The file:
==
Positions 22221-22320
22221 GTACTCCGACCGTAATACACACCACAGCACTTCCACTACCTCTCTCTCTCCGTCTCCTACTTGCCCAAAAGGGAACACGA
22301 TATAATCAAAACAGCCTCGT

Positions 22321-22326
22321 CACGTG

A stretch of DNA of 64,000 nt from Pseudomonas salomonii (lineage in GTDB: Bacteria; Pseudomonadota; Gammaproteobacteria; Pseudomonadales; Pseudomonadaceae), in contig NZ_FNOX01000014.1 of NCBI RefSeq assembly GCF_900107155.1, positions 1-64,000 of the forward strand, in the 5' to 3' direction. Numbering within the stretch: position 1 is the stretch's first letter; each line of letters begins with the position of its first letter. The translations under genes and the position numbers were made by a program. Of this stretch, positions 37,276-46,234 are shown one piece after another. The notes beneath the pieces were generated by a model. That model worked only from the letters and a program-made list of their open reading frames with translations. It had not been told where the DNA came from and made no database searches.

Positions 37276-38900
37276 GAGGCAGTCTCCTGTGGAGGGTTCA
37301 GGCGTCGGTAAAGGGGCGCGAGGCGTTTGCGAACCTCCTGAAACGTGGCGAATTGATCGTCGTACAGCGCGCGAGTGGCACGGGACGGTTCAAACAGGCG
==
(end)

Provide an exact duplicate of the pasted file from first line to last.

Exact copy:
Positions 22221-22320
22221 GTACTCCGACCGTAATACACACCACAGCACTTCCACTACCTCTCTCTCTCCGTCTCCTACTTGCCCAAAAGGGAACACGA
22301 TATAATCAAAACAGCCTCGT

Positions 22321-22326
22321 CACGTG

A stretch of DNA of 64,000 nt from Pseudomonas salomonii (lineage in GTDB: Bacteria; Pseudomonadota; Gammaproteobacteria; Pseudomonadales; Pseudomonadaceae), in contig NZ_FNOX01000014.1 of NCBI RefSeq assembly GCF_900107155.1, positions 1-64,000 of the forward strand, in the 5' to 3' direction. Numbering within the stretch: position 1 is the stretch's first letter; each line of letters begins with the position of its first letter. The translations under genes and the position numbers were made by a program. Of this stretch, positions 37,276-46,234 are shown one piece after another. The notes beneath the pieces were generated by a model. That model worked only from the letters and a program-made list of their open reading frames with translations. It had not been told where the DNA came from and made no database searches.

Positions 37276-38900
37276 GAGGCAGTCTCCTGTGGAGGGTTCA
37301 GGCGTCGGTAAAGGGGCGCGAGGCGTTTGCGAACCTCCTGAAACGTGGCGAATTGATCGTCGTACAGCGCGCGAGTGGCACGGGACGGTTCAAACAGGCG